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Landmark Drug Possession Reform Based on Unproven Allegations Reversed in Oregon

by Jo Ellen Knott


Oregon legislators passed H.B. 4002 on March 1, 2024, with support from both Democrats and Republicans on a 21-8 vote. Gov. Tina Kotek’s office indicated on March 7 that she would sign it sometime in the upcoming 30 days. H.B. 4002 undoes important drug possession reform brought about by Measure 110 in 2020.

            Measure 110 reclassified drug possession as a Class E violation with a $100 fine, coupled with voluntary health assessments and access to treatment. Oregonians who supported Measure 110 argued against coercive treatment (entering treatment to avoid incarceration) saying it was ineffective and ethically questionable. They supported treating drug abuse as a health issue rather than a criminal one.

            Public dissatisfaction with Measure 110 grew during its three years of existence because of ongoing opioid-related deaths and public nuisances such as “discarded needles, human feces, and oral sex," according to The New York Times, that are associated with drug use. Despite its intentions, Measure 110 did not address the root issues of black-market drug quality and potency, made worse by prohibition.

Critics argued that decriminalization alone would not curb overdose deaths, especially with the influx of potent drugs like fentanyl. While some studies suggested an increase in overdose deaths following decriminalization, others found no direct correlation. Reason underscored the fact that “the numbers from Oregon are instead consistent with a fentanyl-fueled rise in fatal overdoses that has played out in different parts of the country at different times.”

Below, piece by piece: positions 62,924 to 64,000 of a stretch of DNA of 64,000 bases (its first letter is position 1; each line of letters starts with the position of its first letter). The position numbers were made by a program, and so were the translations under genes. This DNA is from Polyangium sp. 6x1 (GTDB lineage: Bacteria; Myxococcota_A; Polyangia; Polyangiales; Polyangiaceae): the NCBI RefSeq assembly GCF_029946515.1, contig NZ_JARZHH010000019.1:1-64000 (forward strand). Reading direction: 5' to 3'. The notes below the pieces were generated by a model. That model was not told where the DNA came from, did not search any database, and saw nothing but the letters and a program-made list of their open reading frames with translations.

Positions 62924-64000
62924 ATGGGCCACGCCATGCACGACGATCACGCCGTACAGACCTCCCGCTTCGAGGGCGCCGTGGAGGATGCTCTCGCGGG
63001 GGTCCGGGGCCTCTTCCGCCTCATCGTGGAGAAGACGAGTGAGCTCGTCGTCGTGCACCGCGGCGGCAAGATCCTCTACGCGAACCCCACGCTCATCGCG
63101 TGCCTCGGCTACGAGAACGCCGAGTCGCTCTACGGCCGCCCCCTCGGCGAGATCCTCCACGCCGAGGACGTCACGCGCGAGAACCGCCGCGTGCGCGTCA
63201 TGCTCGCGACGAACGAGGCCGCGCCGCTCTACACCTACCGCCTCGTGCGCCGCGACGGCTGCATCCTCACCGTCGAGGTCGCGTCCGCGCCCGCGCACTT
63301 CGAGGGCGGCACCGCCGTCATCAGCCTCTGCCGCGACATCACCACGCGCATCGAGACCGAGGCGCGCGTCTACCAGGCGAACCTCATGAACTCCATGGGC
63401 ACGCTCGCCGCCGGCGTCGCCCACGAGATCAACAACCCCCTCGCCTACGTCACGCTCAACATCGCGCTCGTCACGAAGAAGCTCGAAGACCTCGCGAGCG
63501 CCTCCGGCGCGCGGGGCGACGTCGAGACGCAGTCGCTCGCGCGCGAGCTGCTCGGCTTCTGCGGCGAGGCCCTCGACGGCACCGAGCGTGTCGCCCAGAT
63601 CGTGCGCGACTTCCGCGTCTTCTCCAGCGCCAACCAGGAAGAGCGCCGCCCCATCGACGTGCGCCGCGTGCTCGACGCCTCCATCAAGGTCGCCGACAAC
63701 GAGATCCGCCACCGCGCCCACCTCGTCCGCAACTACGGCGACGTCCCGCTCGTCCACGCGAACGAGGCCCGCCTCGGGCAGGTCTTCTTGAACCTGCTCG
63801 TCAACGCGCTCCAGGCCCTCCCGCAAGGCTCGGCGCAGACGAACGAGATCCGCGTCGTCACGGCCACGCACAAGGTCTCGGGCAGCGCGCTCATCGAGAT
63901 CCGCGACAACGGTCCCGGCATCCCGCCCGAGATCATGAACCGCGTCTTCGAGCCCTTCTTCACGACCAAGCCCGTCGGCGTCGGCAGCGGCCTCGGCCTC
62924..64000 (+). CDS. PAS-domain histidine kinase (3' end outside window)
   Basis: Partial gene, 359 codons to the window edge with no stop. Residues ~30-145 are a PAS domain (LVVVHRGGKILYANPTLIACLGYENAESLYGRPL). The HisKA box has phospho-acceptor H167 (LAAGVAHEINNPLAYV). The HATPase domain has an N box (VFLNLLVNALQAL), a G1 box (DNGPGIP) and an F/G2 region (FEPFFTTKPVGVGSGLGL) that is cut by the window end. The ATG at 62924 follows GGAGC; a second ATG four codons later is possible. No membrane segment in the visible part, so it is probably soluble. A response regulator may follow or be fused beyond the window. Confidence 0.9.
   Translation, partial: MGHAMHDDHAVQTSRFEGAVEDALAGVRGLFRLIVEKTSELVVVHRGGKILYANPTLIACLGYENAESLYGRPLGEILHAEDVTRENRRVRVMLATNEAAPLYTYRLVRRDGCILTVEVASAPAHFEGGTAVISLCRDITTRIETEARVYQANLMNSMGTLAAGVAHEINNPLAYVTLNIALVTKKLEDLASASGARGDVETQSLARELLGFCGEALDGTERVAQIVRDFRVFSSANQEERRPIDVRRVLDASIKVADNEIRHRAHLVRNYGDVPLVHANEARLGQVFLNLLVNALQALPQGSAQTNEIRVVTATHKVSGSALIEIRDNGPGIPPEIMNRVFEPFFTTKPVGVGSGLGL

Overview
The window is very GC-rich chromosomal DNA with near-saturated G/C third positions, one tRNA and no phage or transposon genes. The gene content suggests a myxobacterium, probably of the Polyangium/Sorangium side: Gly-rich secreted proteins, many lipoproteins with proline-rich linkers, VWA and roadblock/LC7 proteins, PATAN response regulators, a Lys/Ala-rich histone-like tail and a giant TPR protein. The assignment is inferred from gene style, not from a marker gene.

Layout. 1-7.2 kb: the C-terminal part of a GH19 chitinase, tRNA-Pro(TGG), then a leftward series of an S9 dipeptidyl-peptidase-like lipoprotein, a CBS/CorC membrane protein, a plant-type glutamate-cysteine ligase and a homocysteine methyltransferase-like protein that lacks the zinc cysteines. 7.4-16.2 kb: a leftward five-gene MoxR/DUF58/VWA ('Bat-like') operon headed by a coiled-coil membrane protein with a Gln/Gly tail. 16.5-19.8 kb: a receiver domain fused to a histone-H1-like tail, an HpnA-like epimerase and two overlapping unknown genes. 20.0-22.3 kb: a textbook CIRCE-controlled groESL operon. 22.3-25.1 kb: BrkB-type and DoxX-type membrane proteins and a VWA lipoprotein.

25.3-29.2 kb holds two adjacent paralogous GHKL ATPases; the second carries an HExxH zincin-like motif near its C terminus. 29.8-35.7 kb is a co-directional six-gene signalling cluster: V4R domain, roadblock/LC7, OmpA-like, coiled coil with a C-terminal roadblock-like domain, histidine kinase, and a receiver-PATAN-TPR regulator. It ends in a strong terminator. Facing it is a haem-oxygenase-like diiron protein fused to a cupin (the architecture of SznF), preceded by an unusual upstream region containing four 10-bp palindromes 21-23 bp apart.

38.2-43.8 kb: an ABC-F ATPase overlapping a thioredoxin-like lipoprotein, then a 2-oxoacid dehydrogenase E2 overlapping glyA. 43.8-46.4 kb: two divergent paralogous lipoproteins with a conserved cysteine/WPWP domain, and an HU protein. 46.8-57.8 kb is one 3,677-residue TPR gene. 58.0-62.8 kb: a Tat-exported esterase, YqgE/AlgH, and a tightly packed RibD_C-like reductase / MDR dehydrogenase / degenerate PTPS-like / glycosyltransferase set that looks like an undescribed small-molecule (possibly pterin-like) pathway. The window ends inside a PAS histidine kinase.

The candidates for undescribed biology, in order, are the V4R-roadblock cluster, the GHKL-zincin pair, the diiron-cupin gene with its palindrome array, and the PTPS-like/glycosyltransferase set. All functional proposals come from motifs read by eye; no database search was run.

Opponents of Measure 110 claimed it encouraged drug use, but data showed minimal new drug users post-decriminalization. RTI International, an independent, nonprofit research institute dedicated to improving the human condition, studied 468 drug users in eight Oregon counties and discovered that just 1.5 percent of them had begun using drugssince Measure 110 took effect. The fact that the focus needed to shift to systemic issues like underfunded addiction services and healthcare delivery rather than blaming the policy itself is lost on many supporters of H.B. 4002.

            Senator Michael Dembrow, (D-Portland), voted against H.B. 4002 and said Oregon made a mistake when it implemented Measure 110 by not providing addiction treatment programs quickly enough: “The fundamental flaw with Ballot Measure 110 was that it decriminalized first and only slowly funded, designed and implemented the needed treatment programs.”

            Under H.B. 4002, drug possession is once again a misdemeanor punishable by up to six months in jail, with the option to avoid incarceration by enrolling in a treatment program. The passing of H.B. 4002 reflects a return to punishing addiction and drug use rather than addressing underlying societal problems. Critics argue that Oregon lawmakers did not give decriminalization and harm reduction a fair chance to work, choosing to fall back instead on outdated tactics that have failed in the past.

            The non-profit Drug Policy Alliance (DPA) works to “end the war on drugs, repair its harms, and build a non-punitive, equitable, and regulated drug market.” DPA called the passage of H.B. 4002 “an intense disinformation campaign by drug war defenders and by Oregon leaders who scapegoated Measure 110 for every issue in the state.” The group also claims that H.B. 4002 “sacrifices Black and Indigenous/Native lives to bow down to a predominately corporate interest group led by the former chief of Oregon’s prisons.”

            Ultimately, the debate revolves around whether drug use, a victimless act, warrants criminalization. Measure 110 challenged the notion that drug possession should be treated as a crime, yet its opponents have yet to provide a compelling moral argument for returning to punitive measures.

Sources: Drug Policy Alliance, Oregon Public Broadcasting, Reason

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